More than 20 million people in and around Jakarta left without power for several hours.
The blackout hit the Indonesian capital and surrounding provinces West Java and Banten just before midday local time on Sunday 4 August.
Supplies were restored to most customers within nine hours, although it took longer in some rural areas.
The power failure saw the city’s newly-opened mass rapid transit (MRT) metro system grind to a halt.
Thousands of passengers had to be evacuated from the trains, while replacement buses could only accept cash with digital payments offline.
As a result, Governor of Jakarta Anies Baswedan waived fares on other train networks that were still running for the rest of the day.
Coverage on many mobile phone networks went down for several hours. This left Uber-style ride-hailing services such as Gojek and Grab unavailable due to a lack of internet.
Soekarno-Hatta International Airport, the city’s main airport, and most hospitals continued to operate during the outage thanks to its backup generators.
What Caused The Blackout?
State-owned power provider Perusahaan Listrik Negara (PLN) initially blamed the outage on gas turbine failures at the Suralaya and Cilegon power stations.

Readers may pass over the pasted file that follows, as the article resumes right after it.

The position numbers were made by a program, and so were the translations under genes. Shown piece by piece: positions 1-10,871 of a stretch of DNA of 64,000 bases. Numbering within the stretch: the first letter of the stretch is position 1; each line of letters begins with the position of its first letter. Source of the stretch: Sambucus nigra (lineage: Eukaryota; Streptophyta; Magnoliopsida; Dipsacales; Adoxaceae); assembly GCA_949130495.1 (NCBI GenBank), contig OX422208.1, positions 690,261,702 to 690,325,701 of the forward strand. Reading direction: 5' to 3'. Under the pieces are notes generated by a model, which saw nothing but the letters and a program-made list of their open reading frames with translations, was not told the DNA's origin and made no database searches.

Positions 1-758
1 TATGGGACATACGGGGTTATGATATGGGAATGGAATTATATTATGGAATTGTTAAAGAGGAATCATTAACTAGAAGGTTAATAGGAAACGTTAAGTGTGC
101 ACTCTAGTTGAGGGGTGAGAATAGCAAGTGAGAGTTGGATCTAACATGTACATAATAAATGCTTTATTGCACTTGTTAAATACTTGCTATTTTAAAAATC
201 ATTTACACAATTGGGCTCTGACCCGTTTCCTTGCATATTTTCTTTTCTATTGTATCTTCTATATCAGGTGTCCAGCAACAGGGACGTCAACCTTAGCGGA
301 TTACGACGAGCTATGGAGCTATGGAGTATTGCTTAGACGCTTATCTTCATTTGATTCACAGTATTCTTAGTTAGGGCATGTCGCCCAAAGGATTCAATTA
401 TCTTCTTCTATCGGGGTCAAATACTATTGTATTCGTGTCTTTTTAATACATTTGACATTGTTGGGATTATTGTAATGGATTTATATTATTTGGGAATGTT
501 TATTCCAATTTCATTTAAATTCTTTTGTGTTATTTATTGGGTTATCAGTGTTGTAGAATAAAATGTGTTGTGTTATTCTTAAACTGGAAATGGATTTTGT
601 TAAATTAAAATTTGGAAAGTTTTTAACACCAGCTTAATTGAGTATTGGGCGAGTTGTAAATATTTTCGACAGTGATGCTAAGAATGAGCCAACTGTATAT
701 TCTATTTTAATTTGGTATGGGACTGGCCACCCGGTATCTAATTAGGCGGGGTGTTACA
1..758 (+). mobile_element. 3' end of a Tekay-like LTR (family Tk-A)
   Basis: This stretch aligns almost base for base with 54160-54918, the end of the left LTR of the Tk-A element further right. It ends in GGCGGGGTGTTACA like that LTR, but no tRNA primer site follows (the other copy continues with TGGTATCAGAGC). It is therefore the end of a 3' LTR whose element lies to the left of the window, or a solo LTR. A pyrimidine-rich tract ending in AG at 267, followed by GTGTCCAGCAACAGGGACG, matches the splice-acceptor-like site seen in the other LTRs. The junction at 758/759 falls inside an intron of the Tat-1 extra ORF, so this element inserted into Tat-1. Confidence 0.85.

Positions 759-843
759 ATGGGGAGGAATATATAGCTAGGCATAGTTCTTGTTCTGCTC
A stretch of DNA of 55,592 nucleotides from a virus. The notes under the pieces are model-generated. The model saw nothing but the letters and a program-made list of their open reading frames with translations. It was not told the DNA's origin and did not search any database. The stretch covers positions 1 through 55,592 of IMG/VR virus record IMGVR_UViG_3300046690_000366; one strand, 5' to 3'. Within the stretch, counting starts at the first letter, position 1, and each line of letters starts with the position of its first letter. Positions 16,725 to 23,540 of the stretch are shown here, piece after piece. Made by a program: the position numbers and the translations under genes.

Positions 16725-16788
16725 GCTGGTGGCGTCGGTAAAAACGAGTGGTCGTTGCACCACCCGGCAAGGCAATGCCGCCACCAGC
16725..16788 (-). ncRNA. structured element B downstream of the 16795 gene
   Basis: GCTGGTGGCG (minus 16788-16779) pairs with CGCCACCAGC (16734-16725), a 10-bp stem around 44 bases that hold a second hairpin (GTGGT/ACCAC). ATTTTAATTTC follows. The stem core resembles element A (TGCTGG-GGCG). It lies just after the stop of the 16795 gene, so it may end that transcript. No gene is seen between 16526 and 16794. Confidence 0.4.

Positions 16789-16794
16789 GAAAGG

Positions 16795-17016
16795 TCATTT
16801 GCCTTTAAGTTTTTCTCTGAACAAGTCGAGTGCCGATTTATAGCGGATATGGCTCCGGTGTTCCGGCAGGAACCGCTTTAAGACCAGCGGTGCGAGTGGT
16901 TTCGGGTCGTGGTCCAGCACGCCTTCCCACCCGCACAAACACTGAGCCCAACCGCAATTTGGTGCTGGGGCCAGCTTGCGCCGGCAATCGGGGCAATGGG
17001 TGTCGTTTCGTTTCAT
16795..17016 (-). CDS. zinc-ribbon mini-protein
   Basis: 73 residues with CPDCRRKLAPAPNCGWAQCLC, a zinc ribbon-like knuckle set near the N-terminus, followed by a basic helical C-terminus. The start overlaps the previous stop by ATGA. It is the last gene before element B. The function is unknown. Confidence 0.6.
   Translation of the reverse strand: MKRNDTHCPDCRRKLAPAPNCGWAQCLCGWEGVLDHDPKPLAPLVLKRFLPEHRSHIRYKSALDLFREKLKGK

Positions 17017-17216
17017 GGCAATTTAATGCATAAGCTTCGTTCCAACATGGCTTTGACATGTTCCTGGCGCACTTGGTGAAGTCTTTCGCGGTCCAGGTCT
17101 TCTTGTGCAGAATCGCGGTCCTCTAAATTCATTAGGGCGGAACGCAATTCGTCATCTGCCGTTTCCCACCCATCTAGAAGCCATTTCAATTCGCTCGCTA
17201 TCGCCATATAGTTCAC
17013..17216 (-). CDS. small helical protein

However, further investigations found the true cause was a failure in the 500 kV transmission lines between Ungaran and Pemalang in Central Java. This led to a drop in voltage that resulted in the turbine failures.
Following the outage, PLN pledged to compensate the 21.3 million affected customers with compensation totalling 839 billion rupiah (approximately £45 million). The energy company itself suffered losses worth 90 billion rupiah (nearly £5 million).
Power outages are relatively common in Jakarta. Unlike this incident, however, most tend to be short-lived and confined to particular parts of the city.
The Greater Jakarta area is home to more than 30 million people, making it the world’s second-largest urban area behind Tokyo.
This places huge strain on Indonesia’s under-resourced electricity grid, where government-regulated tariffs tend to be too low to adequately cover the network’s operational costs.
In August 2005, nearly 100 million people were left without electricity for up to five hours in the Indonesian islands of Java and Bali following a transmission line failure.